As children, our creativity is boundless. We have a few things that fuel it: energy, curiosity, and a passion for the make-believe. When I was a kid, I filmed my stuffed animals in hyper-human situations. I pretended to ride horses with my friends around the playground. I looked out over the slide to watch giant sea beasts. I pretended I lived in the 18th century, speaking in a foreign tongue. I drew cartoons of talking amoebas. None of it was real, and I loved it.
Instead of your ability to imagine, it becomes your ability to predict that starts to count. Instead of the fantasy of your stories, it's how good of a liar you can be that's more important. The adult world is less about color and more about stroke. Creativity is judged by one's ability to find new ways to trick people into doing what you want them to do.
In the adult world, creativity metamorphoses into something more profit-driven.
Young kids do not necessarily have to be stimulated by a "muse" to produce something creative. But as we age, we're less inclined to have these spontaneous thoughts. They're considered unproductive or silly. But daydreaming performs an essential function: that of stimulating different parts of our brain that need some serious dusting off.
How do we get back to that precious state of creativity? We need to free ourselves from repetitive and mundane tasks. Opening our eyes to the beautiful things around us instead of just seeing what we expect to see: the same street signs, the same faces.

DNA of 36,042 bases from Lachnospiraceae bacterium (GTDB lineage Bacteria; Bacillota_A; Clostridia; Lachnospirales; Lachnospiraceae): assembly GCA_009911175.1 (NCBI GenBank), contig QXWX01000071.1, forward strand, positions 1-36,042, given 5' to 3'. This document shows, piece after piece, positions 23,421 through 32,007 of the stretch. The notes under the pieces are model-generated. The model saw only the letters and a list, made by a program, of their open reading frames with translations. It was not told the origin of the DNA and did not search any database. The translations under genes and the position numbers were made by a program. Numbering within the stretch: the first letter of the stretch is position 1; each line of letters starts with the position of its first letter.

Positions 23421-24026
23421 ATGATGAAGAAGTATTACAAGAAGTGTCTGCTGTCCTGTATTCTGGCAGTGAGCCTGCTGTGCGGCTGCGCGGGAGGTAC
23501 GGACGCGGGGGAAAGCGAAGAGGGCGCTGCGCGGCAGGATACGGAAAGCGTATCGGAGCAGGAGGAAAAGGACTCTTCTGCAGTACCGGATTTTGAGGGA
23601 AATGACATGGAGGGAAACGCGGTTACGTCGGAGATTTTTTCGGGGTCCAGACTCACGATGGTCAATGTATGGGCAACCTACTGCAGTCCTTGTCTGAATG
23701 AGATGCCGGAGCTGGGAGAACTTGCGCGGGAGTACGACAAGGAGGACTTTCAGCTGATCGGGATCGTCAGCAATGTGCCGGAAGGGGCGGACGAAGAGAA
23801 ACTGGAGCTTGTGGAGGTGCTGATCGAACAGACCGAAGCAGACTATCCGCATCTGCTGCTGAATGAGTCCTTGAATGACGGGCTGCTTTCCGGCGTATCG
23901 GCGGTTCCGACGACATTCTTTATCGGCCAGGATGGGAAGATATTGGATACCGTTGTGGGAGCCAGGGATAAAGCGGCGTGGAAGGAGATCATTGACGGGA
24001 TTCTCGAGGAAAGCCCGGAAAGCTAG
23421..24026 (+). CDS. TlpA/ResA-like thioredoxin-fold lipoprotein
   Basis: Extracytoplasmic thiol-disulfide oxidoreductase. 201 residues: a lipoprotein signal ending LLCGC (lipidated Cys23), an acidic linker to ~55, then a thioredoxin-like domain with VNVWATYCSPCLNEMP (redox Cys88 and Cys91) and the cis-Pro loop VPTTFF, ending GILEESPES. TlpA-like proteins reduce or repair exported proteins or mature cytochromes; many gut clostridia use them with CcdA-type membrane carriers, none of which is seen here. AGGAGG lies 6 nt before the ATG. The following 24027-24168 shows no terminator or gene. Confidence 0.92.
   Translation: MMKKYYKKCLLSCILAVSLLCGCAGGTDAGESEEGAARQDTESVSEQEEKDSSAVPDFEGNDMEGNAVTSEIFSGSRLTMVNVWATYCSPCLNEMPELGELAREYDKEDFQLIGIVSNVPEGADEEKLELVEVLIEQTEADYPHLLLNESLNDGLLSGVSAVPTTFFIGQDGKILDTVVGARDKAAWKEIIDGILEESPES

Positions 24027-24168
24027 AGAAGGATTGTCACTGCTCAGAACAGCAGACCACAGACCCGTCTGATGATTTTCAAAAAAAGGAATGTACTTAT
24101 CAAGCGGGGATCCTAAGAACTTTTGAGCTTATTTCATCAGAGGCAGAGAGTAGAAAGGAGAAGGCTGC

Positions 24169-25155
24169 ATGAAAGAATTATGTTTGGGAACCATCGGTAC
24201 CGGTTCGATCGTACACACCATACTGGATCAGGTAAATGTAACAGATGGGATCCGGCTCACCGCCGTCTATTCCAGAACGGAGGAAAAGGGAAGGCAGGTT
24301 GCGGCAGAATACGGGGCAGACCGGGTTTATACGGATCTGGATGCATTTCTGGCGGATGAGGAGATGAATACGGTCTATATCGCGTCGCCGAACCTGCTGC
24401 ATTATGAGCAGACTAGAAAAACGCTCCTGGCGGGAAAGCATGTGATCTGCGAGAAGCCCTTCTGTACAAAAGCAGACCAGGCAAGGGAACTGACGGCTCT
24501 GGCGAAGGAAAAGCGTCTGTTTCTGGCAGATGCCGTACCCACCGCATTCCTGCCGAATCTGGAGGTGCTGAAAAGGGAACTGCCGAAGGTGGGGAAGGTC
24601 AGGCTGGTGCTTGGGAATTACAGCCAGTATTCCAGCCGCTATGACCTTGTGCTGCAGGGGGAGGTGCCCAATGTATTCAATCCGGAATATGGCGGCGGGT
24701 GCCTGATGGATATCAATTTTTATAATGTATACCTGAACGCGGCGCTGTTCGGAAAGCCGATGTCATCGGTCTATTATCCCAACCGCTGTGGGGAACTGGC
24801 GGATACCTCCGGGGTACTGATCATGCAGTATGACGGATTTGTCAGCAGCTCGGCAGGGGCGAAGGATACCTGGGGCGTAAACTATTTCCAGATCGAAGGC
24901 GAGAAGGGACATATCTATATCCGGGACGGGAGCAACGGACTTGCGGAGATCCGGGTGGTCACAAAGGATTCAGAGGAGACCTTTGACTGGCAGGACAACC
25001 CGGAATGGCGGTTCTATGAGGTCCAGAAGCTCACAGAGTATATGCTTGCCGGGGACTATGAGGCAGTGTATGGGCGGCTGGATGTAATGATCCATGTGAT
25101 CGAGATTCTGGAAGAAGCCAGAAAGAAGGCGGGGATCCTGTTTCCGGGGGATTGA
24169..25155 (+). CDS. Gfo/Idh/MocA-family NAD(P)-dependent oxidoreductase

We also need to perform a more difficult task. According to Buddhist nun Jeong Kwan, who is the culinary artist behind South Korean temple food, creativity and the ego cannot exist side by side. If one is to grow creatively, one has to let go of the ego. Now, everyone has ego, but having too much of it limits our ability to move forward because we are always keeping judgment at the forefront of our minds. When we stop thinking about what others think of us, we can access a new level of freedom from within, the freedom to be creative again.
But what does letting go of your ego mean? For a lot of us, this means tempering ourselves on social media, or not allowing ourselves to feel superior or inferior to anyone. We must go into situations knowing that people will be people, and we have to let them do their thing so that we can do ours. We fill our brain space with too much minutiae so we don't have any room left for our imagination. The imagination is valuable, and we must clear space to let it live.